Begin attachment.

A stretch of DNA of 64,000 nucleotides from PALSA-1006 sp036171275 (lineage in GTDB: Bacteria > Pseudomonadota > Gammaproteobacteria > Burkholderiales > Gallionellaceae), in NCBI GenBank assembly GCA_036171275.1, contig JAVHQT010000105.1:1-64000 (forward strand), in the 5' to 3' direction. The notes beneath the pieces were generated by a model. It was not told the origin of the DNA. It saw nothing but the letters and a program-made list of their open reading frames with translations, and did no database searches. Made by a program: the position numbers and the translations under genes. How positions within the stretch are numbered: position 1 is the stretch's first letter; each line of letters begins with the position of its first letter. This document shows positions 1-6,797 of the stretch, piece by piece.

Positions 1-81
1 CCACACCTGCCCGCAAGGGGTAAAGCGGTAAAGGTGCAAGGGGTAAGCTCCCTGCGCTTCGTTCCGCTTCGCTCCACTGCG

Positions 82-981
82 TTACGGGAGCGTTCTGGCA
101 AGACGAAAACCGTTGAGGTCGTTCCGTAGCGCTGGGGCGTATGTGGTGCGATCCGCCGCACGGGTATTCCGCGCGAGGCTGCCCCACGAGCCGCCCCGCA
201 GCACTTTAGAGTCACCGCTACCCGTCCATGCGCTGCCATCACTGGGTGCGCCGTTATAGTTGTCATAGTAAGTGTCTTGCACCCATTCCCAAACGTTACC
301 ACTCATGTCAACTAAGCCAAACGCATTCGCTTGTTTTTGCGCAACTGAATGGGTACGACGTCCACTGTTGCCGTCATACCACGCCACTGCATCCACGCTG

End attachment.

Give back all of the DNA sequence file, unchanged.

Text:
A stretch of DNA of 64,000 nucleotides from PALSA-1006 sp036171275 (lineage in GTDB: Bacteria > Pseudomonadota > Gammaproteobacteria > Burkholderiales > Gallionellaceae), in NCBI GenBank assembly GCA_036171275.1, contig JAVHQT010000105.1:1-64000 (forward strand), in the 5' to 3' direction. The notes beneath the pieces were generated by a model. It was not told the origin of the DNA. It saw nothing but the letters and a program-made list of their open reading frames with translations, and did no database searches. Made by a program: the position numbers and the translations under genes. How positions within the stretch are numbered: position 1 is the stretch's first letter; each line of letters begins with the position of its first letter. This document shows positions 1-6,797 of the stretch, piece by piece.

Positions 1-81
1 CCACACCTGCCCGCAAGGGGTAAAGCGGTAAAGGTGCAAGGGGTAAGCTCCCTGCGCTTCGTTCCGCTTCGCTCCACTGCG

Positions 82-981
82 TTACGGGAGCGTTCTGGCA
101 AGACGAAAACCGTTGAGGTCGTTCCGTAGCGCTGGGGCGTATGTGGTGCGATCCGCCGCACGGGTATTCCGCGCGAGGCTGCCCCACGAGCCGCCCCGCA
201 GCACTTTAGAGTCACCGCTACCCGTCCATGCGCTGCCATCACTGGGTGCGCCGTTATAGTTGTCATAGTAAGTGTCTTGCACCCATTCCCAAACGTTACC
301 ACTCATGTCAACTAAGCCAAACGCATTCGCTTGTTTTTGCGCAACTGAATGGGTACGACGTCCACTGTTGCCGTCATACCACGCCACTGCATCCACGCTG